MATI CITY, Davao Oriental – The recent attack of the New People’s Army on the mining site of Mil-Oro Mining Corp. here has not only destroyed equipment of the company and its contractors but has also deprived the residents of their livelihood.
Heracleo Felizarta and Renato Lemente, chieftains of the villages where the tenement of the company is located, said the attack on May 6 has not only deprived the villagers of their source of income, as the company has employed about 800 individuals, but has also devastated the small village enterprises.
“The operations of the company has resulted in better purchasing power of the residents, but the attack has again brought them to where they were before (the time the company entered the villages,” said Felizarta as the tenement is located in the villages of Macambol and Cabuaya in this city.
Also, the attack has again triggered the reliance of some residents on illegal activities like illegal logging and illegal fishing, Lemente added. “During the operations, since their income was better, they forgot these illegal activities,” he explained, pointing out that most of those who were working in the company were those who used to rely in these activities.
Before the entry of the company in the area, the villagers were mainly dependent on farming and fishing while some of them, because of lack of livelihood activities, were engaged in illegal logging and illegal fishing.
On May 6, armed men believed to be members of the rebel group attacked the mine site of the company, the operating company of Hallmark and Australia Asia Mining Corps., and burned down equipment.
In an ensuing press statement, the rebels admitted they were the ones who attacked the mining site.
In contradicting the claim of the rebels, the company said a multi-sectoral body, the Multi-Partite Monitoting Team whose members include government representatives and those coming from independent organziations, has been monitoring its operations which have been found to be aboveboard.
On the claim that it is destroying the Hamiguitan Protected Area, which is a World Heritage Site, the Department of Environment and Natural Resources noted that the company’s present site of operations is about six kilometers from the buffer zone of the protected area which the government has set up. By foot, residents said that it would take one to walk nine hours from the operations site to the buffer zone.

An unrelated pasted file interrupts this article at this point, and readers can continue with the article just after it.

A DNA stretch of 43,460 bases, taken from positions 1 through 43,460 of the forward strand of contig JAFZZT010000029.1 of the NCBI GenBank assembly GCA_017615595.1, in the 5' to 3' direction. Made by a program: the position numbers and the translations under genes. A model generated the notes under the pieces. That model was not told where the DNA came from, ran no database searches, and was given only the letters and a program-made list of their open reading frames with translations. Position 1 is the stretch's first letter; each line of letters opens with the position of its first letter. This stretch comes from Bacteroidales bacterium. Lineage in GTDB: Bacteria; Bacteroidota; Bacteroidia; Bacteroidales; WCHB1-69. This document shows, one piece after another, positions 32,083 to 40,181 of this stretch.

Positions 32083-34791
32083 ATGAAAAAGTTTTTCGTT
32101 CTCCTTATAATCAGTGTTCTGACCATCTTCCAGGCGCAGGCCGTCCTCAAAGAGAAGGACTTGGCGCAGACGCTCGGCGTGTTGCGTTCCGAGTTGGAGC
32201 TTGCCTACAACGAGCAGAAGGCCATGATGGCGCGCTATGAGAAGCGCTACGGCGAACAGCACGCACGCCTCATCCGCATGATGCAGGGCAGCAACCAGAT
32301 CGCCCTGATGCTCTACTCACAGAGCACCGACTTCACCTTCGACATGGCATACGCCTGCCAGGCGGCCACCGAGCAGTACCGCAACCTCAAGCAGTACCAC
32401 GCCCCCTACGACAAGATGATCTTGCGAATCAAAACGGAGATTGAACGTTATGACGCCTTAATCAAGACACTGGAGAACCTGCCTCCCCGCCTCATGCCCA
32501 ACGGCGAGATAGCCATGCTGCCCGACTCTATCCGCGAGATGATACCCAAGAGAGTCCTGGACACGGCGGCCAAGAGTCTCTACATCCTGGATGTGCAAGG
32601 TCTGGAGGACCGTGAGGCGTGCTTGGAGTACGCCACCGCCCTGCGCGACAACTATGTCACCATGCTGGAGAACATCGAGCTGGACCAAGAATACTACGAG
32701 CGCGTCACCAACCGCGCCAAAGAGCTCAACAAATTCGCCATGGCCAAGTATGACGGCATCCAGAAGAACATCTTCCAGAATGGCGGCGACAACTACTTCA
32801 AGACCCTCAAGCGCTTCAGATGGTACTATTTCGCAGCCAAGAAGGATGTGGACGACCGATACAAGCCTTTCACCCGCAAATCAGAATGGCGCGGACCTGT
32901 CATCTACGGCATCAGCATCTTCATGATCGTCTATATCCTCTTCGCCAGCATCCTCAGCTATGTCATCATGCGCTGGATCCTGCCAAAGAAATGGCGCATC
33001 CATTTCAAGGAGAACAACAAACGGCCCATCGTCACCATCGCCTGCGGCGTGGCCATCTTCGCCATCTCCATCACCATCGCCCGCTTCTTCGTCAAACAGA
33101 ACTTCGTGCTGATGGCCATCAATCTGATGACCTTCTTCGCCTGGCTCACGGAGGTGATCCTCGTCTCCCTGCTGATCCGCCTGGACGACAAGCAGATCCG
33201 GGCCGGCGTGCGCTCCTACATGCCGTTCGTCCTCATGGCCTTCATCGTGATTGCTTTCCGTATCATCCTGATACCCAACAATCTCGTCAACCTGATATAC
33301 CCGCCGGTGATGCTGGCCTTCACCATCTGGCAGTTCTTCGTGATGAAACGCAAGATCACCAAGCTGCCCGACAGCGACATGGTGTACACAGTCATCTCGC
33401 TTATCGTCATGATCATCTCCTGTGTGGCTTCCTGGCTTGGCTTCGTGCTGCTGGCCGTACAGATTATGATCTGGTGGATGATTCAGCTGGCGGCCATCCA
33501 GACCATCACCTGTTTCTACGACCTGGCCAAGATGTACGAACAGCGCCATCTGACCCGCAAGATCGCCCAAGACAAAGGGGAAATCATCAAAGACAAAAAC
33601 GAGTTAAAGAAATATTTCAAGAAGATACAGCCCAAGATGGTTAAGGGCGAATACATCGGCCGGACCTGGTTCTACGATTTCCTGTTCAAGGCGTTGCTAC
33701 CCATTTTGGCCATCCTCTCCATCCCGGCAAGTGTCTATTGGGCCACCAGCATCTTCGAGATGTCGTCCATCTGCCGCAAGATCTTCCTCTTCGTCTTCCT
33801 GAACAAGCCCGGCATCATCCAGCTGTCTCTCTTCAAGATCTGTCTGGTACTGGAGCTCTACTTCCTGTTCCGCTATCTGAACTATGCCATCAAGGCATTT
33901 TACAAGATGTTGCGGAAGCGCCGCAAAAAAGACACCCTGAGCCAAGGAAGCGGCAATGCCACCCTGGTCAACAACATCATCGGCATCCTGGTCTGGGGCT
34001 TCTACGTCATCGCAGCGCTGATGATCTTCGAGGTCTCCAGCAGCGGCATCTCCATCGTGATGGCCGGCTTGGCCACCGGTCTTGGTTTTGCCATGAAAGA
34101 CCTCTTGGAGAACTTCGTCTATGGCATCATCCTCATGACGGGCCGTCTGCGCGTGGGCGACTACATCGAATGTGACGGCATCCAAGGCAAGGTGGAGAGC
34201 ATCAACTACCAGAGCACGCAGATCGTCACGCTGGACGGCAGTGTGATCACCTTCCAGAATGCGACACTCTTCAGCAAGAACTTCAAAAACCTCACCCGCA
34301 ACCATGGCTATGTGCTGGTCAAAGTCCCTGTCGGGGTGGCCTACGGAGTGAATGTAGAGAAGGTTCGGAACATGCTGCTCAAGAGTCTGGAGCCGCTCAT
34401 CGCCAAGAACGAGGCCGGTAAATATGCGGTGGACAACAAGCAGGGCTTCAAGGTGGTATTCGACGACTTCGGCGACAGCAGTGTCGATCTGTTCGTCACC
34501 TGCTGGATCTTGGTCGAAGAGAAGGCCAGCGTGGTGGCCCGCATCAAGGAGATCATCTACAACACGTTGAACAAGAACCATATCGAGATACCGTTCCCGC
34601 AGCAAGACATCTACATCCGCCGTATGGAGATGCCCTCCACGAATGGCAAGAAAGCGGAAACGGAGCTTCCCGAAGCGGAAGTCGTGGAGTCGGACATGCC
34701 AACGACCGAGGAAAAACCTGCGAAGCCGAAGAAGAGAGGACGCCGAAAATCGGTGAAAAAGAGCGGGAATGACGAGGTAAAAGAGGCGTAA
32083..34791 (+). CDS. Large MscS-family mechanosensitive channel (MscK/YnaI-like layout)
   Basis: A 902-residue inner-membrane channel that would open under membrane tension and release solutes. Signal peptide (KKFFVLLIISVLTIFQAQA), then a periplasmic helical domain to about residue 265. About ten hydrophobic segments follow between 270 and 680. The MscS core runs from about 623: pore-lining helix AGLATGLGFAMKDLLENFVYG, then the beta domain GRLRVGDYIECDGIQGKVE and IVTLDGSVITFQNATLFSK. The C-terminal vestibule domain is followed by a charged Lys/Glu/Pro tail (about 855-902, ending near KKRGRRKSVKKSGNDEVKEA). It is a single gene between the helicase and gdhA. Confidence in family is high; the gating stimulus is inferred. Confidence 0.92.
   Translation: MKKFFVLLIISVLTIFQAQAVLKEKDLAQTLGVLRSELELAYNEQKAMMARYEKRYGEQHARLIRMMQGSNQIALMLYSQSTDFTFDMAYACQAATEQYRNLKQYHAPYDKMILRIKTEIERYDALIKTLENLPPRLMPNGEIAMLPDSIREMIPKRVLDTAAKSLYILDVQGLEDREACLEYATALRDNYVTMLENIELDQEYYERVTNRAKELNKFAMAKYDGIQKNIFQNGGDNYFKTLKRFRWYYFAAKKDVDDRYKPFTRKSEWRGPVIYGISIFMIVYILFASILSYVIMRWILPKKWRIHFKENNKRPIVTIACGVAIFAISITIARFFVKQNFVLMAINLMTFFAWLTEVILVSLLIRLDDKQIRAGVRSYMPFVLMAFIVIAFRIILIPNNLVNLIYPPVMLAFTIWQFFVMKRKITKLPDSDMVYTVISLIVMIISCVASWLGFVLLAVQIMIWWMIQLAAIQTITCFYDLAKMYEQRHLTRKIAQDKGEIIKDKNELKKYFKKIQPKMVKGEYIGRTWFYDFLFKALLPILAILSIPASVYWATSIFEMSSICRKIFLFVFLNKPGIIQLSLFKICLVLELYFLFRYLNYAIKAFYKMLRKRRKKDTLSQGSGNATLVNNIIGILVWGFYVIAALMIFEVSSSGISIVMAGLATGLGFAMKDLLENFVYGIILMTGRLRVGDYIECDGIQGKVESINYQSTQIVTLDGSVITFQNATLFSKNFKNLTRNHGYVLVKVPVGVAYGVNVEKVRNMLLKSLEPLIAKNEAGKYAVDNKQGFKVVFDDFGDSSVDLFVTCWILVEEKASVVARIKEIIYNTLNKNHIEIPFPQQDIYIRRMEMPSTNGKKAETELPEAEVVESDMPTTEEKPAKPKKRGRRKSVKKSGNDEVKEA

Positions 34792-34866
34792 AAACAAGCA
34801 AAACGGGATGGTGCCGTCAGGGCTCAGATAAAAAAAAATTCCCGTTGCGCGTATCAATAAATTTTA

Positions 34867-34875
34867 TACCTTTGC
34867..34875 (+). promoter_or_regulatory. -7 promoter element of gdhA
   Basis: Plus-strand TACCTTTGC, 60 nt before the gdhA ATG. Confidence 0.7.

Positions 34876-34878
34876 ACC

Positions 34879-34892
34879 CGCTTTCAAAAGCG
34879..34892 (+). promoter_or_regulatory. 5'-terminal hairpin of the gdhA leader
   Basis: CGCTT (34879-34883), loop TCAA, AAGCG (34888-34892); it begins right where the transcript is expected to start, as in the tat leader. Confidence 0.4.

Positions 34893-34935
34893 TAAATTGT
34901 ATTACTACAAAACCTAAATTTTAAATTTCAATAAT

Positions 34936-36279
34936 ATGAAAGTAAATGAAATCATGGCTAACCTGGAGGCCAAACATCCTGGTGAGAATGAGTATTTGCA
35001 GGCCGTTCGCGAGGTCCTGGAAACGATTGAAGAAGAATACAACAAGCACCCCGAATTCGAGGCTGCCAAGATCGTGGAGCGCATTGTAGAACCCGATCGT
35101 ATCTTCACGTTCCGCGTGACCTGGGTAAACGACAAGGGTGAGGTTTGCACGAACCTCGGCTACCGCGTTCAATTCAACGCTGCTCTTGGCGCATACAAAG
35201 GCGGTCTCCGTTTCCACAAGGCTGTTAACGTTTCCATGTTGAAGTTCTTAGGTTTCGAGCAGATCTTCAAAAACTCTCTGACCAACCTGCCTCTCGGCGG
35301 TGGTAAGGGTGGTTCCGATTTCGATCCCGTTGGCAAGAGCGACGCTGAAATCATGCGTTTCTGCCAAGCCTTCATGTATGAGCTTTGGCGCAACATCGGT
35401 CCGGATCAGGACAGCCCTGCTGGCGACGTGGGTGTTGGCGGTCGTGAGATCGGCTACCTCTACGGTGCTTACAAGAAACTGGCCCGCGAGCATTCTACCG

What the public should know, the chieftains added, is that the company has partnered both with the government agencies and its host communities in ensuring that it helps protect the environment as it even relinquished about 7,000 hectares of its mining clains to the protected area and that it has planted about 500,000 trees, both forest and fruit-bearing, to ensure the forest areas are sustained.
On water discharges, the agency said that the company has set up siltation ponds, silt traps and other measures to ensure that the coast adjoining its mining site and port will have clear water. The report added that its water discharges are within the agency’s allowable limits.
On the claim that it is destroying farm, the agency noted that farming mineralized areas, aside from being far from the actual farms, is next to impossible. The operations, on the other hand, cannot affect farms because the mining site as well as the farms are divided by ridges andthat there is no water body that could bring silt to the farms.
The village chieftains added that the company has been supporting their other needs particularly in education that it has built seven school buildings and is planning to add two more this year. It has also been distributing school packages benefiting 2,000 school children in five schools within the host communities.